In 1887, Wiedman returned to the Wolverines, where he went 13–7, helping them to the 1887 National League pennant. Over the course of six seasons, Weidman pitched more innings for the Wolverines (1,654) than any other pitcher in the club's history.
After the 1885 season, Weidman was released by the Wolverines to league control and then obtained by the newly formed Kansas City Cowboys. He appeared in 51 games as a starting pitcher for the Cowboys, including 48 complete games, and also appeared in three games as an outfielder. He compiled a win-loss record of 12-36 (.250) and a -1.4 WAR rating with a 4.52 ERA in 427-2/3 inning pitched. He led the National League in both losses (36) and earned runs allowed (549). His 36 losses in 1886 is tied for ninth highest in major league history. The Kansas City club compiled a 30-91 record and disbanded after the 1886 season.
In early August 1887, Weidman was sold by Detroit to the New York Metropolitans for a price estimated at between $800 and $1,000. Weidman started 12 games for the Metropolitans in the last half of the 1887 season and compiled a 4-8 record with a 4.64 ERA.
At the end of the 1887 season, the Metropolitans sold Weidman to the New York Giants. Weidman appeared in one game for the Giants in 1887 and two games in 1888. He compiled a 1-2 record and 2.77 ERA in his three games with the Giants. He played in his last major league game with the Giants on July 5, 1888, at age 27.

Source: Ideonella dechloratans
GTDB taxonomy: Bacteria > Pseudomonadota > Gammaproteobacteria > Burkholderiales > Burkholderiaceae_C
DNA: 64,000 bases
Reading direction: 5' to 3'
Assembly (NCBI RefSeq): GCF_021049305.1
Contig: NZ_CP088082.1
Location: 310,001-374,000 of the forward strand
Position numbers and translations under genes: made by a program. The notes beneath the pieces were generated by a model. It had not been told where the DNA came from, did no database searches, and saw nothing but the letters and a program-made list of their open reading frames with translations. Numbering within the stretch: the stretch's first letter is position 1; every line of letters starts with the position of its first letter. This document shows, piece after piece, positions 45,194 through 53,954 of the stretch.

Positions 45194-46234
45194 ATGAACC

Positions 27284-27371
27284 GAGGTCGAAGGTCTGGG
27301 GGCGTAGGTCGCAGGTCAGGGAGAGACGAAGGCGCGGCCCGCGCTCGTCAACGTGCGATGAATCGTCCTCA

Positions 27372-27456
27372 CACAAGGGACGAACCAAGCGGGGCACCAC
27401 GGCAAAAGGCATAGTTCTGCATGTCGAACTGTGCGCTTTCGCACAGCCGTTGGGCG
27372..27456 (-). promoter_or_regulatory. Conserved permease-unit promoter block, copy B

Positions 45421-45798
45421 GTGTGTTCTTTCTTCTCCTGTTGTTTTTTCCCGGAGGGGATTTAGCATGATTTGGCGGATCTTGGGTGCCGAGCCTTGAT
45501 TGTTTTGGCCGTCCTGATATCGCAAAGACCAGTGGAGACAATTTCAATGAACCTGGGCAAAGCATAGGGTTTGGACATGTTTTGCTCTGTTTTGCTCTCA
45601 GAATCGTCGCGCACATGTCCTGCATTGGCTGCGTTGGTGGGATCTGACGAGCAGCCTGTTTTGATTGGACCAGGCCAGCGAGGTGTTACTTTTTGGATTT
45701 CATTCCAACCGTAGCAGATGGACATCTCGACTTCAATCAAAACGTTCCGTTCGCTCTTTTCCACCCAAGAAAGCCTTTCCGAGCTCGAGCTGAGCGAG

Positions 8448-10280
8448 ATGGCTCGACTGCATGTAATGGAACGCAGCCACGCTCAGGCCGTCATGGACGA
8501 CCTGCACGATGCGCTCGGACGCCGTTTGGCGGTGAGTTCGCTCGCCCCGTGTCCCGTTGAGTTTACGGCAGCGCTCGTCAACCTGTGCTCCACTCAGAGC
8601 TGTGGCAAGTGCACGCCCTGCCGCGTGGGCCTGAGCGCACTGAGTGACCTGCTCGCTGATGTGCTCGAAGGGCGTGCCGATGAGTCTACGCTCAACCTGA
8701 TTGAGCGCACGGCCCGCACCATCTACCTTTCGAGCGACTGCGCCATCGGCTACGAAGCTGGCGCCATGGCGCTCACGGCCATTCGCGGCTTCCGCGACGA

Although his major league career ended in 1888, Weidman continued to pitch in the minor leagues. He compiled a 10-4 record for the Toronto Canucks in 1884. He remained in Canada in 1885, playing for the Hamilton Hams of the International League. He concluded his professional baseball career in 1893 with the Providence Clamdiggers of the Eastern League.
After retiring from baseball, Weidman worked as an umpire for a time, including one season as an umpire in the National League. He then became a saloon operator in Rochester, New York. His first venture in the saloon business was the firm of Coughlin & Weidman. He later formed a partnership with his brother-in-law, Michael "Silk" O'Loughlin, a well-known umpire. Weidman and O'Loughlin operated a saloon for several years at 158 State Street in Rochester. That establishment was sold in approximately 1903, after which Wiedman and O'Loughlin conducted business at another location.
By early 1905, Weidman developed a tumor which was believed to be throat cancer. He traveled to New York City where he met with medical specialists and underwent an operation that resulted in his death. He died in a New York hospital in March 1905 at age 44. He was buried at Holy Sepulchre Cemetery in Rochester, New York. In an obituary, the Sporting Life wrote: "Weidman was a clean-cut, honest and well behaved ball player, and a credit to his profession at all times. Peace to his ashes."